Frontier Constabulary soldiers drill on the parade ground at Shabqadar Fort. Their traditions date back to the 1920s, when the British founded this force to patrol what was then part of India.
Frontier Constabulary soldiers drill on the parade ground at Shabqadar Fort. Their traditions date back to the 1920s, when the British founded this force to patrol what was then part of India. Jim Wildman/NPR
There is worry that violent militants inside Pakistan could destabilize the country.
American officials want Pakistan to intensify its fight against those militants because they complicate the U.S. war in Afghanistan. Pakistan's army has repeatedly driven out the Taliban from tribal zones near its border with Afghanistan. But the militants won't stay beaten.
Last month, militant violence struck a district along the edge of Pakistan's tribal region. The target was Shabqadar Fort, a 19th-century structure that serves as the headquarters for Frontier Constabulary troops, a paramilitary force recruited from among the local ethnic Pashtun tribes. They're supposed to keep order when a situation grows too violent for the police.
Several hundred recruits were going on leave, and they crowded around the fort's front gate. As they were boarding buses, a motorcycle rider rolled toward them down the street. The motorcyclist blew himself up, killing nearly a dozen people. More were wounded.
By Jim Wildman
Above Irshad Alam's desk is a wooden plaque that lists all of the officers who previously held his post.
Alam commands the Frontier Constabulary troops at the Shabqadar Fort in Pakistan's northwest tribal region. His men are paramilitary troops whose duties fall somewhere between the role of the police and the role of the army. Their ranks are drawn from local tribes to help keep the peace among them.
As constables rushed to the gate to help, a second attacker was watching.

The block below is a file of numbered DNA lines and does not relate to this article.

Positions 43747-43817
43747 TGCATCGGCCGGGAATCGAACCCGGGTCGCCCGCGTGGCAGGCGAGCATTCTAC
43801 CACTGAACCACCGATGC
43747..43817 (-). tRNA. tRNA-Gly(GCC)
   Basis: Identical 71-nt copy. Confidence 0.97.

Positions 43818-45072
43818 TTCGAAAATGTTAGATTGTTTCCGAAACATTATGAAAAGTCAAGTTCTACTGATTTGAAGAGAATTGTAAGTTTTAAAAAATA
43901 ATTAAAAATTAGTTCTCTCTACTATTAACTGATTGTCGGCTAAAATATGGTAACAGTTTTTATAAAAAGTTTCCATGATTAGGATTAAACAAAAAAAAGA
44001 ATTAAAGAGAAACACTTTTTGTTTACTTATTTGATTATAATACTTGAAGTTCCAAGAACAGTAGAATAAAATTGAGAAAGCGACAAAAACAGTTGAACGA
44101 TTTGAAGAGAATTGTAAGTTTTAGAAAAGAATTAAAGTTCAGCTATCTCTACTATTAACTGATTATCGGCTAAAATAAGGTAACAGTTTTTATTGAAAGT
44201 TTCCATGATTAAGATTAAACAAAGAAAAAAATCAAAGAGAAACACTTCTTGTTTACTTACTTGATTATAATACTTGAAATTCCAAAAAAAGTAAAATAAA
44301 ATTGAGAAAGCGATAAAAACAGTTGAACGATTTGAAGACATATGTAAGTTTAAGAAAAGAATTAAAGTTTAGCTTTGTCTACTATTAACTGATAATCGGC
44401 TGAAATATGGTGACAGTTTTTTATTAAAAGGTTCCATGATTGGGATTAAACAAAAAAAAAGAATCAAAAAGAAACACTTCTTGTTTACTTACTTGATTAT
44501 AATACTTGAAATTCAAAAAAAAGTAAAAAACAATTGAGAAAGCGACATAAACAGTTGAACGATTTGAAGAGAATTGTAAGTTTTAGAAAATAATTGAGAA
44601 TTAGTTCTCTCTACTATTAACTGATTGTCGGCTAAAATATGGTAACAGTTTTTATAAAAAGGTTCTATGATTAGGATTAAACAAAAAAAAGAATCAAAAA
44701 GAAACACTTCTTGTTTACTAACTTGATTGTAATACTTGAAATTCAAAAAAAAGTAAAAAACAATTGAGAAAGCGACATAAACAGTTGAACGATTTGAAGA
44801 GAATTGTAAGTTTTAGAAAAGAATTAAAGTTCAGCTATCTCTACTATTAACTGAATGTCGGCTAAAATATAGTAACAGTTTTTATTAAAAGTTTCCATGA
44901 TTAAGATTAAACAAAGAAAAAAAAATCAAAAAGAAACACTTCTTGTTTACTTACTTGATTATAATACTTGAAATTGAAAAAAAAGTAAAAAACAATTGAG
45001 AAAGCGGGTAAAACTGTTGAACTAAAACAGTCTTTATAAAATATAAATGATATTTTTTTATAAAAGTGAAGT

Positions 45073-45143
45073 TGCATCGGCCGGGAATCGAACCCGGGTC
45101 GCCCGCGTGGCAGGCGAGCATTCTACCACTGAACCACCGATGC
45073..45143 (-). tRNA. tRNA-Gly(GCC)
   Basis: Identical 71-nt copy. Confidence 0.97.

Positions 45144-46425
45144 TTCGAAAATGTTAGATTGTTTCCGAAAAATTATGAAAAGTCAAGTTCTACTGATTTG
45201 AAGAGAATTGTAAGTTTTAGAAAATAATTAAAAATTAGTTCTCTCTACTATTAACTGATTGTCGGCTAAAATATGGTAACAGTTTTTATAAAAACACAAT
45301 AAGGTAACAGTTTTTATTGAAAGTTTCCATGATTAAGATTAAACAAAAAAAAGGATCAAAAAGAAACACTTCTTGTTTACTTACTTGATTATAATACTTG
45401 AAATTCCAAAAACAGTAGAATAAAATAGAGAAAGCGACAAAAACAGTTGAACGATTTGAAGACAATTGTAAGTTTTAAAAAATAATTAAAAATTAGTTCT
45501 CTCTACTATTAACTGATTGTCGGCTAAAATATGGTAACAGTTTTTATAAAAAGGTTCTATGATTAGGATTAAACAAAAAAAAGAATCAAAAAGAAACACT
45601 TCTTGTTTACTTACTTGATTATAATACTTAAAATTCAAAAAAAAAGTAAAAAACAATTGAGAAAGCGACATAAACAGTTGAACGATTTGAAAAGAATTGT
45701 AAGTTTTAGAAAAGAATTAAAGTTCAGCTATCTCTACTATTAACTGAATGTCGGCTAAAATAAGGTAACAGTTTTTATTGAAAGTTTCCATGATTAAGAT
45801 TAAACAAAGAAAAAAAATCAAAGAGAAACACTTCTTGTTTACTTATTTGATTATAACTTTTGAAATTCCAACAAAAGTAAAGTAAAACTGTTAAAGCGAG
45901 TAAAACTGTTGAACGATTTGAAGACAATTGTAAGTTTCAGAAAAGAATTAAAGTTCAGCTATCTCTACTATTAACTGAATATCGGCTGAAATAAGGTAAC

Law enforcement official Usman Ijaz says that second attacker blew himself up inside the mob that was trying to help the wounded. The attacker had filled the bomb with ball bearings to kill more people.
After the second explosion, 79 lay dead.
Base commander Irshad Alam said the recruits "were lying there just like sheep and goats. I was picking them up with my own hands."
He said "the image kept replaying in front of my eyes."
The experience left Alam demoralized for more than two weeks. "Why are our children being killed?" he asks. "Maybe it's a punishment from God because our behavior hasn't been very good."
'There's No Such Thing As Victory'
Shabqadar Fort has stood against tribal uprisings throughout its history. Peacocks and other birds stroll around the grounds. It's a peaceful place in the middle of a war.
"Things may look normal," Ijaz says. "But they're not that normal."
In recent years, the area has become more secure after Pakistan's regular army deployed in the province. But militants keep filtering back.
Since the bombings, the frontier constables aren't even sure about the people in the bazaar right outside their gate.
Ijaz says it's hard for the army to find the manpower to be everywhere at once.
"They clear one area," he says, "they go to another area."
"We have to do a whole lot of operations at a time."
About 140,000 troops are deployed in the tribal zones and in the adjacent province. Gen. Asif Yasin Malik, the region's regular army commander, claims his troops are able to hold the ground they win from militants, but that those efforts limit their ability to strike elsewhere.
Frontier Constabulary troops return to Shabqadar Fort regularly for refresher courses on weapons and tactics. This man is assembling and disassembling a rifle under the watchful eye of his instructor.
Frontier Constabulary troops return to Shabqadar Fort regularly for refresher courses on weapons and tactics. This man is assembling and disassembling a rifle under the watchful eye of his instructor. Jim Wildman/NPR
"There's no such thing as victory," he says. "It's always relative."
His goal is to establish enough security that civilian officials can work to build infrastructure and encourage development.
After the bombing at the Frontier Constabulary base, the surviving recruits were sent out to their new units across the district. More recruits arrived for their six-month training course, along with experienced paramilitary troops.
They're all preparing for the next phase of a conflict among their tribes.
Ijaz knows it's a region where tribal loyalty is extremely strong.
"Yes, they are facing this problem" of divided loyalties, he says. "In some cases, it helps them." If a family has a son in the security services, it helps to have another with the militants.
Anayatullah is a member of the Mehsud tribe, whose leaders have been at the heart of the rebellion. He's been a member of the constabulary forces for 24 years.
"We are very worried about this," he says. His family in the tribal zone of South Waziristan faced so many threats they had to move.
Pakistan has seen conflict before, but rarely anything like this. The war could take years to resolve.